A Delaware mall was in the news recently for a strange reason: an employee found a perfectly preserved Burger King from the late 1980s behind locked doors. When the store was shuttered in 2009, it was closed off, and the rest of the mall was renovated around it. Inside this space were walls accented with neon colors, wooden benches, and relics that you would expect from a 40-year-old fast-food restaurant. Pictures of this preserved artifact went viral on social media – an indication that nostalgia is a welcome salve during difficult times.
Undoubtedly, it has been a difficult first half of the year for equities, with the S&P 500 down roughly 20% for the first six months. The last time the markets saw this kind of volatility was in the Spring of 2020, when the effects of Covid were starting to be seen across the world. Whereas that decline quickly reversed – basically getting back to its “pre-Covid” levels in roughly six months, this decline is proving to be more protracted. The triple threat of inflation, recession fears, and geopolitical events is putting a damper on a market that has benefited from low interest rates and continuous stimulus for the past several years.
Drawdowns, regardless of when they occur, are painful. Nonetheless, it is always good to have some context. Going to the data, we are reminded that the S&P is trading at similar levels as it did in Spring of last year – a testament to how quickly the market grew throughout 2021. The difference in the two time periods is how they “feel” – last year’s level came in the midst of strong earnings growth (albeit from a low level), and a hope of pent-up demand driving growth coming out of the pandemic. Today, with elevated inflation numbers and recession fears, this level feels different.
Although company earnings reports are starting to be more mixed than they have been in a while, the main culprit for this year’s decline is multiple compression. Roughly, price/earnings multiple compression occurs when companies’ earnings increase, but stock prices do not move in response. Basically, it is an indication that investors think growth prospects have changed for a particular company or the market as a whole. As a rough measure, when interest rates decrease, price earnings multiples expand, and when rates are rising, these multiples decrease. It is part of the market’s forward-looking mechanism. At current levels, we are at price/earnings levels a little below average for the past 25 years.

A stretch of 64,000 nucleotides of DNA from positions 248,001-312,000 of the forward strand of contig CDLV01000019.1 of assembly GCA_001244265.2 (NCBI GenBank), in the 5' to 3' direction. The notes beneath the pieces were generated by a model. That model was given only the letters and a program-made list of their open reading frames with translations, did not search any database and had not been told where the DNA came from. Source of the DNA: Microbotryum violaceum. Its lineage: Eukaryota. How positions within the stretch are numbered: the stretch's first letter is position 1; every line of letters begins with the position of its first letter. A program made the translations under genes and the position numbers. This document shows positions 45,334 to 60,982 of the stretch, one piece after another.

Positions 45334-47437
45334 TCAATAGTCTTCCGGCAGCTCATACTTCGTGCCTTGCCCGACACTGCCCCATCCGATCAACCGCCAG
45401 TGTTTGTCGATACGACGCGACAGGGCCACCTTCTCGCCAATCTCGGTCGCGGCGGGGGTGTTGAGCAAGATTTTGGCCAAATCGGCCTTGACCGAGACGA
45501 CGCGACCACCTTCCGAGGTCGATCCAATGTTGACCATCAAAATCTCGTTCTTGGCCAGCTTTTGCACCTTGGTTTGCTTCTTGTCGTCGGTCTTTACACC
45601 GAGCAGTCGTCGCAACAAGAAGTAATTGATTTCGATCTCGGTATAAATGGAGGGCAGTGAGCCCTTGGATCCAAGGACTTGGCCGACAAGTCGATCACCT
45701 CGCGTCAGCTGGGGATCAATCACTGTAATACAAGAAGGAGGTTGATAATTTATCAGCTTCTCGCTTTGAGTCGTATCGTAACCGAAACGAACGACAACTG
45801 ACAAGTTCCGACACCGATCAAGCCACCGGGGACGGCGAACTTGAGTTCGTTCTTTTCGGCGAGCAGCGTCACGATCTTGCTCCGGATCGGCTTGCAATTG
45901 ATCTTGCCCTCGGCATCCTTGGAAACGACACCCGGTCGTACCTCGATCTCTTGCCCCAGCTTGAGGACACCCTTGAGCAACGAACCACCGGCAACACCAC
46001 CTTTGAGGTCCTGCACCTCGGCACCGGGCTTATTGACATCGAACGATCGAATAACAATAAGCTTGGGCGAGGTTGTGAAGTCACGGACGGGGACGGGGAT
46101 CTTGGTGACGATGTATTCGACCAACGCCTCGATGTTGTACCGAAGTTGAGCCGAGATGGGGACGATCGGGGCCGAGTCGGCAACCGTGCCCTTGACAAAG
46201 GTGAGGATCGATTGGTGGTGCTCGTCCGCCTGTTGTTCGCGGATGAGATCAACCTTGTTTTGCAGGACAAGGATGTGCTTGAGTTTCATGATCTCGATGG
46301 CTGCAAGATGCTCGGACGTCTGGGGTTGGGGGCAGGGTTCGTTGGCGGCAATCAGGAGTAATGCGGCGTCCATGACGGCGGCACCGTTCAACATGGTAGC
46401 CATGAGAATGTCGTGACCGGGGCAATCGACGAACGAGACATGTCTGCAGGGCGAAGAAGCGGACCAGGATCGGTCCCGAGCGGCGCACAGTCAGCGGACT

With multiples down from their recent peaks, stocks seem more attractive than they were. And with interest rates up, bonds look more attractive than they have been in the recent past. More importantly, however, we are trying to build portfolios that weather the ups and downs and, with some patience, are better off in the long run.
That vintage Burger King reminded me of trying to find values in a volatile market. We are always looking for investments whose values are preserved – we just have to find that metaphorical locked door in a Delaware mall.
If you are interested in seeing a vintage Burger King in all its glory:
Matthew W Carper CFA
Senior Vice President